ASEAN governments and companies are harnessing the power of smart technologies to fight the Covid-19 pandemic. Given future challenges, small and local interventions will be vital.
As ASEAN member states start to ease lockdown measures, it is pivotal to observe critical success factors that are facilitating the Covid-19 recovery. While they are not known to many, various smart technologies have been essential tools in assisting citizens to better cope with the crisis.
A wide range of smart technologies deployed across ASEAN cities during the pandemic include mobile tracing, reporting applications, digital marketplaces, telemedicine and dispensing machines. These smart technologies have provided platforms for enhancing information transparency, strengthening prevention strategies, and delivering social assistance and essential services.
The government of Singapore has launched a wide-scale tracking application, TraceTogether, that targets to ensure a faster response in tracking down contacts that an infected person has come across. The app recommends users to take necessary action immediately, such as monitoring temperatures and flu symptoms if they have been in close contact with Covid-19 case. These processes help to break the spread of the virus and protect families and communities better.
When the app was launched in March, participation was not compulsory. But, as Singapore is reopening gradually, contact tracing is essential to ensure people’s safety. Dr Vivian Balakrishnan, Singapore’s Minister-in-charge of the Smart Nation initiative, recently announced the plan to distribute a TraceTogether wearable device to encourage more participation.
Similar to Singapore’s prevention initiative, Telkom Indonesia, with four local start-ups, Kata.ai, Qiscus, Volantis, and Qlue, have launched Indonesia Bergerak, a website to monitor Covid-19 cases across Indonesian cities. Indonesia Bergerak presents a list of up-to-date Covid-19 cases and allows citizens to report urgent problems that need to be solved by their local authorities. Some issues reported include safe-distancing violations, medical equipment scarcity in local health facilities and emergency assistance.
Gojek, an Indonesian multi-service giant, is helping micro, small, and medium enterprises (MSMEs) – in particular those in the food and beverages sector – to digitalise their business to survive in the pandemic-triggered economic downturn. As of June 4, it had added 100,000 MSMEs to its food delivery, courier, and e-wallet services, optimising their sales and targeting new customers.
In Bangkok, the Yothi Medical Innovation District – which supported by Thailand’s National Innovation Agency (NIA) and Innovation-Based Enterprise Development Fund recently – has introduced a tele-medicine platform that funnels medical start-ups during the pandemic. There are approximately 22 start-ups that give medical advice, diagnose cases, and make hospital and medicine arrangements for patients. This initiative could reduce the workload of medical staff, assist non-Covid19 patients to avoid hospitals, thus, making health facilities less congested.
… smart technologies have provided platforms for enhancing information transparency, strengthening prevention strategies, and delivering social assistance and essential services.
In Ho Chi Minh City, businessman Hoang Tuan Anh is leading a charity to distribute rice to people who have lost their jobs due to the Covid-19 lockdown. Disbursing bags of rice from person to person could increase people’s exposure to the virus. Hence, the charity uses a novel bank-like Automated Teller Machine (ATMs) supported by a camera system. This simple yet efficient technology ensures only people in need receive the rice and encourages safe-distancing when queuing. Many philanthropic organisations have donated to Mr Hoang’s initiative and are looking for opportunities to expand his charity project to other cities in Vietnam.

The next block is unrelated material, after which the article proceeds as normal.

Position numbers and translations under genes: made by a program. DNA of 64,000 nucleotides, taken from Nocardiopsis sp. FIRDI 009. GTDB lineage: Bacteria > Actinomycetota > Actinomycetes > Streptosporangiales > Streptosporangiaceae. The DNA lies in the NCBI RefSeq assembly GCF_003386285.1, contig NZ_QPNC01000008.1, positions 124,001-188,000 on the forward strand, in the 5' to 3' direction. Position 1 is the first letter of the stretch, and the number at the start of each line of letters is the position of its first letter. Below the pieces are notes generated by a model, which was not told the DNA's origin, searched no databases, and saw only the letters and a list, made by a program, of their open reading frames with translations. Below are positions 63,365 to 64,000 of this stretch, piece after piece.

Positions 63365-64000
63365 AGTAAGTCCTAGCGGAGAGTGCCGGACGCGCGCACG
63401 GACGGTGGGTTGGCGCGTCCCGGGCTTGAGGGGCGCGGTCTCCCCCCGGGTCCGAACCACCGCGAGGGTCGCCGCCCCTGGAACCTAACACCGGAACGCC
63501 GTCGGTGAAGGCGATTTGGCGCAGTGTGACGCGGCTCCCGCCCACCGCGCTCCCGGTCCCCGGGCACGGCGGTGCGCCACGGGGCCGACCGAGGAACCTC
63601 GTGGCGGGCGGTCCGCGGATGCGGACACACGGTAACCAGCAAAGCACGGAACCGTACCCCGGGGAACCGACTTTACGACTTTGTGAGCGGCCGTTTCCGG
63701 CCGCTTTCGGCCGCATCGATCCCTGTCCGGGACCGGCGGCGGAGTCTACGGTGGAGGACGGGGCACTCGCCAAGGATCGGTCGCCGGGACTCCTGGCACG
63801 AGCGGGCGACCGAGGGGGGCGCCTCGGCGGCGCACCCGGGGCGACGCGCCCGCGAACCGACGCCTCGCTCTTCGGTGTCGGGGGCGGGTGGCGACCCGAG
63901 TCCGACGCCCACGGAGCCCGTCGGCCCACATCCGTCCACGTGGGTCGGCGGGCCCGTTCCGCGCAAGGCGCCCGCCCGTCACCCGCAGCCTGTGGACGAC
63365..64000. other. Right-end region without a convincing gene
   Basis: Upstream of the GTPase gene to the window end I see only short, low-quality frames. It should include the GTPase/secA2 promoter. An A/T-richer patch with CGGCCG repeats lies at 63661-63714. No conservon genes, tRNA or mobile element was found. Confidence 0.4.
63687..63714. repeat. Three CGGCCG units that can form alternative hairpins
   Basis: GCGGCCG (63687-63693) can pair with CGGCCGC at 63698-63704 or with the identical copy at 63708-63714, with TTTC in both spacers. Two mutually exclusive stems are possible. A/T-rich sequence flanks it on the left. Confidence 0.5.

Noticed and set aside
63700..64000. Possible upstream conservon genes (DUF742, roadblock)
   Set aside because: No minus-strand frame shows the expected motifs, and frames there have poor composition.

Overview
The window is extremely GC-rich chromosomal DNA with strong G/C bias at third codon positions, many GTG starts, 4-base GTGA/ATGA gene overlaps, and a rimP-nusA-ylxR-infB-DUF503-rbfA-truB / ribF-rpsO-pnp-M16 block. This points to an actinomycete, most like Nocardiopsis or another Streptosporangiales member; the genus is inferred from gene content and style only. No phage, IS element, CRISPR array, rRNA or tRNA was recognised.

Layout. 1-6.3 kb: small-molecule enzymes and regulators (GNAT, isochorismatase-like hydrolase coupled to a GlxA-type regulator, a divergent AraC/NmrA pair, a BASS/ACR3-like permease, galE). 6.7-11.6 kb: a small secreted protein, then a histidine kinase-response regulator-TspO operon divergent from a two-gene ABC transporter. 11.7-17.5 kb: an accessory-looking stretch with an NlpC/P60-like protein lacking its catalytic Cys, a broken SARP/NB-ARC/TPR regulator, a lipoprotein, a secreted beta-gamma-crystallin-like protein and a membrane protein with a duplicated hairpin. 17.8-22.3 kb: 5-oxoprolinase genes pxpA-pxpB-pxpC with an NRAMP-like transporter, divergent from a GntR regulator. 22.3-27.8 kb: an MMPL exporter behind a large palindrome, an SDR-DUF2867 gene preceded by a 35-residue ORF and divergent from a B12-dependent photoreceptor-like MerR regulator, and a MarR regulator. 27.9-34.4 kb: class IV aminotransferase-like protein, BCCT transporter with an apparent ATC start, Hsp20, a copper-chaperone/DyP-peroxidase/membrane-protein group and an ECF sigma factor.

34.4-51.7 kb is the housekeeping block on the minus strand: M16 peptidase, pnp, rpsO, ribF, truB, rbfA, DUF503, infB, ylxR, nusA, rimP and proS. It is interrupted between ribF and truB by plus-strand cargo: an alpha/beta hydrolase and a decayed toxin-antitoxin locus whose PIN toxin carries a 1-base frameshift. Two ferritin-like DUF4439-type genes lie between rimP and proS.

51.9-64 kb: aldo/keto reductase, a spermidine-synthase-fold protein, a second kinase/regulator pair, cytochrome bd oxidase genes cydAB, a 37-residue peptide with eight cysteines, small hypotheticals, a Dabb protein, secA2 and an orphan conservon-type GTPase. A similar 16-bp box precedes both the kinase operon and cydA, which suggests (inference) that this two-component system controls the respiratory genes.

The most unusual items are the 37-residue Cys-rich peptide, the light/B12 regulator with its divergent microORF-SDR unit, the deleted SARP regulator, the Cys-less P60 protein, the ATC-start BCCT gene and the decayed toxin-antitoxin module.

What can we learn?
Smart city technologies such as the internet of things (IoT), big data, e-governance, and crisis response are increasingly becoming critical tools to manage shocks and stresses. With the booming of the internet economy and 5G mobile technology on the way to the region, smart city applications will only proliferate in the future.
However, there are three important takeaways from its application during the pandemic. First, it needs continuous iteration. The TraceTogether app in Singapore consistently modifies its use based on feedback to improve its services as well as to protect data privacy. Prototyping, scaling up efforts, and user-experience research must be consistently explored to direct expected outcomes.
Second, it requires a cross-stakeholder partnership. Lessons from Gojek and the Yothi Medical Innovation District demonstrate that through collaboration and leadership between governments, private sectors, and communities, progress on smart applications can be made.
Third, smart cities can only succeed through real-time coordination, site-specific programmes, as well as locally-led intervention. By adopting these strategies, cities and business do not only apply a technology-led tool but also design a people-centred approach that reflects the needs of citizens.
Given the multitude of current challenges and future uncertainties, small and local interventions, therefore, are becoming critical. ASEAN has started to embrace working with local governments to look closely at urban problems at the city level since the launching of the ASEAN Smart Cities Network (ASCN) in 2018. Instead of setting standardised guidelines, the ASCN embraces a collaborative approach among city governments and business sectors, enabling them to tap opportunities proactively as well as to define their programmes according to the local context. This network could become an indispensable regional asset to mobilise various local actions to combat the health and the climate crises of the future.